Ousted prime minister Nawaz Sharif has returned to Pakistan to face the National Accountability Bureau (NAB) in court and respond to charges of corruption and money laundering. The move appears to suggest a change in party policy, which had earlier espoused defiance and exile even as the ruling Pakistan Muslim League (Nawaz) struggled to retain its popular support for general elections due next year. What has made Sharif change his mind, as articulated by his daughter Maryam Nawaz when she followed him to London? What has transpired to make him return to Pakistan and face the music, which may also include going to jail?
After Sharif’s sacking by the Supreme Court the PMLN looked to be developing a central schism with Nawaz Sharif and his family on one side and younger brother Shahbaz and his family on the other. As chief minister of Punjab province, Shahbaz was not actively involved in campaigning for Kulsoom Nawaz’s NA-120 by-election, with some pundits claiming he had sidelined, along with former interior minister Chaudhry Nisar Ali Khan, because of their well-known inclination to side with the establishment. Just last week, Nisar publicly opposed P.M. Shahid Khaqan Abbasi’s foreign policy in Parliament, reflecting the thinking of the Army. That both Nisar and Shahbaz have reverted to backing Nawaz signaled a change of mind and, at least, a temporary white-flag meeting between the two sides of the split.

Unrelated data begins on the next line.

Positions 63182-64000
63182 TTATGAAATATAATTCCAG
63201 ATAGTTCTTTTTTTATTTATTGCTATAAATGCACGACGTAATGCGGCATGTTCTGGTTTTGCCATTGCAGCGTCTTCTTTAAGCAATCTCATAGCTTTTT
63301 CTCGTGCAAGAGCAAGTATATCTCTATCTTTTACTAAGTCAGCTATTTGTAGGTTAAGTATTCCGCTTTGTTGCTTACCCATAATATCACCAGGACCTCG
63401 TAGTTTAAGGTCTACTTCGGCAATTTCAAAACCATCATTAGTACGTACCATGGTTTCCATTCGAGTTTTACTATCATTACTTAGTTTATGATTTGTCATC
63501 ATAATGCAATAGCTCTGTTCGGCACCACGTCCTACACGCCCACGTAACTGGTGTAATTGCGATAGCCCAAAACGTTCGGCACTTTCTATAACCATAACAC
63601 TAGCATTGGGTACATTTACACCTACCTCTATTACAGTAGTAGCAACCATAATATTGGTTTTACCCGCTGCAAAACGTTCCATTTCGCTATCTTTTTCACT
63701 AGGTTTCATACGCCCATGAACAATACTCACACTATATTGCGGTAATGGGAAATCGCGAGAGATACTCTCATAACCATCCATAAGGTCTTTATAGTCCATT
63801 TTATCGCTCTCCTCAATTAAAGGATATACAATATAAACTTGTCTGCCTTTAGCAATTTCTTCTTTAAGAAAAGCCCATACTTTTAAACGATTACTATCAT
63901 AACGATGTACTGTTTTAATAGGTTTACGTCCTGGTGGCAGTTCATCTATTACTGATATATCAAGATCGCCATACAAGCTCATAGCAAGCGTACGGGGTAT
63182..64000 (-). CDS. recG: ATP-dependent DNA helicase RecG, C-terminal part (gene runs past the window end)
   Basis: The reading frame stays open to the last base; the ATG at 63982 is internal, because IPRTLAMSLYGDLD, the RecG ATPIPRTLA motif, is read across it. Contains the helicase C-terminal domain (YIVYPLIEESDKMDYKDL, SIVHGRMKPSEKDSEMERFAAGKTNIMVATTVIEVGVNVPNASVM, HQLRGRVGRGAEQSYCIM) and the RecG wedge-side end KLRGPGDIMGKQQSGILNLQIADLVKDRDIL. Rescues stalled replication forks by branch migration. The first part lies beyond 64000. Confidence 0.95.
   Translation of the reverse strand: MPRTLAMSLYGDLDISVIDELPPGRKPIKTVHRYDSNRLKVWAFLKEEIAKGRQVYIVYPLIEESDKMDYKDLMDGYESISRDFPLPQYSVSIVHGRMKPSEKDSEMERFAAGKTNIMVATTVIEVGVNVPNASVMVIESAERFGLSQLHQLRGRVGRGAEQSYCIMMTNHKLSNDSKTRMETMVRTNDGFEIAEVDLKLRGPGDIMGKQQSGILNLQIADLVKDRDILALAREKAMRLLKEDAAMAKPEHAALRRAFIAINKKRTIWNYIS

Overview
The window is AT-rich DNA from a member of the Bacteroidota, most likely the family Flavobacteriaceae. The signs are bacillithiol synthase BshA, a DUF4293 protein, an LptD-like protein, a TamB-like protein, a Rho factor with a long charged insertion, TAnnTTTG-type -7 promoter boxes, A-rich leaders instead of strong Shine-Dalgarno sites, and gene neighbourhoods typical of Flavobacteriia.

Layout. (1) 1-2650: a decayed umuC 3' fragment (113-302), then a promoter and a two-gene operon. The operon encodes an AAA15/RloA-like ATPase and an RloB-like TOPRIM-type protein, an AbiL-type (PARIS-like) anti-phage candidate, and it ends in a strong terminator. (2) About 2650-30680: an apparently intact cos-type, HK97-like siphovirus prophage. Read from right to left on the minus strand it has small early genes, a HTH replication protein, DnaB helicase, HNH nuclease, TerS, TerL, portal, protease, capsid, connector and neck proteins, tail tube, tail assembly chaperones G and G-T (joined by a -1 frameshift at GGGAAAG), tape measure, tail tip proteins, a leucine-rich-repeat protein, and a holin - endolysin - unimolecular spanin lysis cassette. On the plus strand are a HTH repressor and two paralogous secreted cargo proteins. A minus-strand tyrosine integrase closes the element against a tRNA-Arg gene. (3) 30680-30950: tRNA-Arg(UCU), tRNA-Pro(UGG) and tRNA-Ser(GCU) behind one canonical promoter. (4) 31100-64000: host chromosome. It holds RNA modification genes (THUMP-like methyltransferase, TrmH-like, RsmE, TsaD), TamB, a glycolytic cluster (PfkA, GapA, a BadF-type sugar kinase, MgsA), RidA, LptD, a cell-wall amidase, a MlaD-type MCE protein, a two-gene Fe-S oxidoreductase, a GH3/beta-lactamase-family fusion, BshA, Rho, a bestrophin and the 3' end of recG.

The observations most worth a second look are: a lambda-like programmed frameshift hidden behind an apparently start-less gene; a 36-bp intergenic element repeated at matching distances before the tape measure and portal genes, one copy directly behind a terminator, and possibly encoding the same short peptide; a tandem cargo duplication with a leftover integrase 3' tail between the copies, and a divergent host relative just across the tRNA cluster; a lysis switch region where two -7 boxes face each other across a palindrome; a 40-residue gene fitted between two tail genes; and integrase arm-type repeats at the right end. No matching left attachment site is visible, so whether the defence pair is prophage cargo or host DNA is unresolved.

Sharif has apparently returned because a second exile didn’t appeal to him so close to the next polls. His decision to return must have been informed by what he went through during the seven years he spent in Saudi Arabia after being ousted by General Musharraf. The party split of that era was permanent, with the offshoot Pakistan Muslim League (Quaid) still a minor political force; a further split this time could succumb it to the lure of the establishment-backed Tehreek-e-Insaf of Imran Khan.
The new element in the chemistry of the latest move could be Shahbaz and Nisar’s decision to rally around Sharif and persuade him that he could face litigation so long as the courts and media felt he had not been completely dumped by the establishment. The “signaling” that the party is in communication with the powers-that-be—through the Shahbaz-Nisar duo—could be the most decisive element in Sharif’s return home.